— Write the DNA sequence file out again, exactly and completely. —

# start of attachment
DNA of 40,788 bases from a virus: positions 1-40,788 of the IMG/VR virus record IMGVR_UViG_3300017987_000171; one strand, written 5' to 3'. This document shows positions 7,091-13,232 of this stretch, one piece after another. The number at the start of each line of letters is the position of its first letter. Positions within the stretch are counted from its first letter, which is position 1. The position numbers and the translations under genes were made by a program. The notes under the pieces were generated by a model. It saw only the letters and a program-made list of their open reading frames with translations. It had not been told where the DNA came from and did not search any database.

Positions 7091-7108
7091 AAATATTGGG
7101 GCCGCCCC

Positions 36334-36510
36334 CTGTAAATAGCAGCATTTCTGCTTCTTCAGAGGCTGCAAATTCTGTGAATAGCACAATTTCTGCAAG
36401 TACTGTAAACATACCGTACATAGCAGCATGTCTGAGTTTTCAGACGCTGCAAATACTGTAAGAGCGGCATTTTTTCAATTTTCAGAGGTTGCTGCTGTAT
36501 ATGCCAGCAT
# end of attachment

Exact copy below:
DNA of 40,788 bases from a virus: positions 1-40,788 of the IMG/VR virus record IMGVR_UViG_3300017987_000171; one strand, written 5' to 3'. This document shows positions 7,091-13,232 of this stretch, one piece after another. The number at the start of each line of letters is the position of its first letter. Positions within the stretch are counted from its first letter, which is position 1. The position numbers and the translations under genes were made by a program. The notes under the pieces were generated by a model. It saw only the letters and a program-made list of their open reading frames with translations. It had not been told where the DNA came from and did not search any database.

Positions 7091-7108
7091 AAATATTGGG
7101 GCCGCCCC

Positions 36334-36510
36334 CTGTAAATAGCAGCATTTCTGCTTCTTCAGAGGCTGCAAATTCTGTGAATAGCACAATTTCTGCAAG
36401 TACTGTAAACATACCGTACATAGCAGCATGTCTGAGTTTTCAGACGCTGCAAATACTGTAAGAGCGGCATTTTTTCAATTTTCAGAGGTTGCTGCTGTAT
36501 ATGCCAGCAT